second change will eventually allow the posterior distribu-

tion to satisfy the(12 a)PI criterion.

Using computer simulations

to determine maximal95PI width

To determine the maximal95PI width for the Bayesian PEST

with common prior, we compared the ‘‘best PEST’’ and the

Bayesian PEST in simulation. The ‘‘best PEST’’ stopped,

on average, at 10.7 6 0.6 (mean 6 standard deviation) trials

with a relative error of 0.027 (Figure 2, squares). As the

maximal

95PI width decreased, the stopping error of

Bayesian PEST decreased, but the number of TMS trials

required increased. Bayesian PEST was as accurate as the

‘‘best PEST’’ (paired t test, P 5 .605, relative error 0.027)

formaximal95PIwidthequalto7%MSO.Forthiscondition,

theBayesianPESTstoppedafter6.362.1(mean6standard

deviation) trials, which is significantly lower than that of

‘‘best PEST’’ (paired t test, P , .0001). The maximal95PI

width was thus determined as 7% MSO for the Bayesian

PESTwith common prior.

To determine maximal95PI width for the Bayesian PEST

with subject-specific prior, we considered maximal 95PI

widths of 5, 7, and 9% MSO with MT0within the range

MT610%MSO.ThetoprowofFigure3showsthestopping

error (Figure 3A) and the number of trials (Figure 3B) when

the maximal95PI width was 5% MSO. In the range of true

MT 6 5% MSO, the average stopping relative error was

below 0.021 (Figure 3A), and the average number of trials

was less than 15 (Figure 3B). The middle row of Figure 3

showsthestoppingerror(Figure3C)andthenumberoftrials

(Figure 3D) when the maximal95PI width was 7% MSO.

In the range of true MT 6 5% MSO, the average stopping

relativeerror was below 0.027 (Figure 3C), which was equal

to the stopping error of the ‘‘best PEST’’ (Figure 2 square),

and the average number of trials was less than 6

(Figure 3D). The lower row of Figure 3 shows the stopping

error (Figure 3E) and the number of trials (Figure 3F)

when the maximal95PI width was 9%. In the range of true

MT 6 5% MSO, the average stopping relative error was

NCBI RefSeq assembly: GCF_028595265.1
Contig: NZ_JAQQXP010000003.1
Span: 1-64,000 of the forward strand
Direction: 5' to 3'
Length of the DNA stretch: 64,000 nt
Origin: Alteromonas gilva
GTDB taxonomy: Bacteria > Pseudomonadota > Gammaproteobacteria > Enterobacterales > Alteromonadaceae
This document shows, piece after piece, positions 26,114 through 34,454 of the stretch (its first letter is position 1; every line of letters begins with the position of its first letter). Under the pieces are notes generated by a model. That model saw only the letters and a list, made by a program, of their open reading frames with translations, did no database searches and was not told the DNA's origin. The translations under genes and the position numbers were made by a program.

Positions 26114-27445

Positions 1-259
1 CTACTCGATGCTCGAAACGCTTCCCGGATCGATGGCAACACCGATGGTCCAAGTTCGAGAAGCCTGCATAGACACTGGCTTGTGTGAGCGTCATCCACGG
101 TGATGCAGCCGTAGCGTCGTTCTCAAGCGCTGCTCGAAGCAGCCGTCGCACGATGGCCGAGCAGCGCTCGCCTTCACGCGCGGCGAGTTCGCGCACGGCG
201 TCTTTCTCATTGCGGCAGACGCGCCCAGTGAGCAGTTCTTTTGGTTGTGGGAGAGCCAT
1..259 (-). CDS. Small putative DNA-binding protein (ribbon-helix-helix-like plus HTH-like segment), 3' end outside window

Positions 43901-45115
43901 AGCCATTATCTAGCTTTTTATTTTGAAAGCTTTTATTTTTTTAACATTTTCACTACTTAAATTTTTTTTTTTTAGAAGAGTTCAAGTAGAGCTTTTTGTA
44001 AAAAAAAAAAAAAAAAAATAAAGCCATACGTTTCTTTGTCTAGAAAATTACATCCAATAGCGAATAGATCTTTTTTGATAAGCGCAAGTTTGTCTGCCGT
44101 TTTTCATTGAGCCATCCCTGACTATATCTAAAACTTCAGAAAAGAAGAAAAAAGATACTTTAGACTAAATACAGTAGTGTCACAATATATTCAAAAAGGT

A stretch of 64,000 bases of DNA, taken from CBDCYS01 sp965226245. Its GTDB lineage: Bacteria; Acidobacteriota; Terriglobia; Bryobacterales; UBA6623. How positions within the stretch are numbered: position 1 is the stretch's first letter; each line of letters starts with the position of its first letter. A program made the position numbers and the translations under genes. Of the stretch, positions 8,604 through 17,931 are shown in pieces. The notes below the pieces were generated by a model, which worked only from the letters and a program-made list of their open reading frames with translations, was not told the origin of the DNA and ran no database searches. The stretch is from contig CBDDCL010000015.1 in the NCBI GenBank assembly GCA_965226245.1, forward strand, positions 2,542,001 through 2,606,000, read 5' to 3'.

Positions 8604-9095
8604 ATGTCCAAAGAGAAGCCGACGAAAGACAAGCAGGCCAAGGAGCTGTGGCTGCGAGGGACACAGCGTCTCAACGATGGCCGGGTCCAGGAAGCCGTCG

notlowerthan0.027(Figure3E).Inlightofthesesimulations

results, the maximal95PI width was determined as 7% MSO

for the Bayesian PESTwith subject-specific prior.

Experimental comparison

of MT estimation methods

Our experiment results showed the Bayesian PEST with

subject-specific prior required the fewest number of TMS

pulses (Figure 4A). Specifically, the number of pulses are

29.9 611.6 (mean 6 SD) for the IFCN method, 12.2 65.5

for the ‘‘best PEST’’ method, 6.6 6 2.6 for the Bayesian

PEST with common prior, and 2.7 6 0.5 for the Bayesian

PEST with subject-specific prior. The subject-specific prior

required fewer pulses than the common prior (paired t test,

P, .001), which itself required fewer trials than the no prior

‘‘best PEST’’ (paired t test, P 5 .016). Finally, the ‘‘best

PEST’’ required fewer pulses than the IFCN method (paired

t test; P 50.0046), as previously reported5(Figure 4A).

There was no difference in average in the estimated MTs

betweentheIFCN,the‘‘bestPEST,’’theBayesianPESTwith

common prior, and the Bayesian PESTwith subject-specific

prior (Figure 4B). Specifically, for paired t test on the null

hypothesis that the estimated MTs of two methods are the

same, the P value for the ‘‘best PEST’’ and the IFCN method

was .31, the P value for the Bayesian PEST with common

prior and the IFCN method was .84, the P value for the

Bayesian PEST with subject-specific prior and the IFCN

method was ..99. The difference was 0.7 6 2.1% MSO

between the ‘‘best PEST’’ and the IFCN method, 0.2 6

3.1% MSO between the Bayesian PESTwith common prior

and the IFCN method, and 0.0 6 1.6% MSO between the

Bayesian PEST with subject-specific prior and the IFCN

method. The MT estimated by the IFCN method and by the

‘‘best PEST’’ were significantly correlated with coefficient

0.95 (P , .001), the MT estimated by the IFCN method

and by the Bayesian PESTwith common prior were signifi-

cantly correlated with coefficient 0.879 (P , .001), and the

MT estimated by the IFCN method and by the Bayesian

PEST with subject-specific prior were significantly corre-

lated with coefficient 0.986 (P , .001).

The MTs estimated by each method for individual

subjects are shown in Figure 4C. The estimation difference

between IFCN method and ‘‘best PEST’’ for all subjects

was below 4% MSO. The estimation difference between

Bayesian PEST with common prior and IFCN method for

one subject was 6% MSO (‘‘1’’ marker in Figure 4C), and

for the other of nine subjects was below 5% MSO. The

54F. Qi et al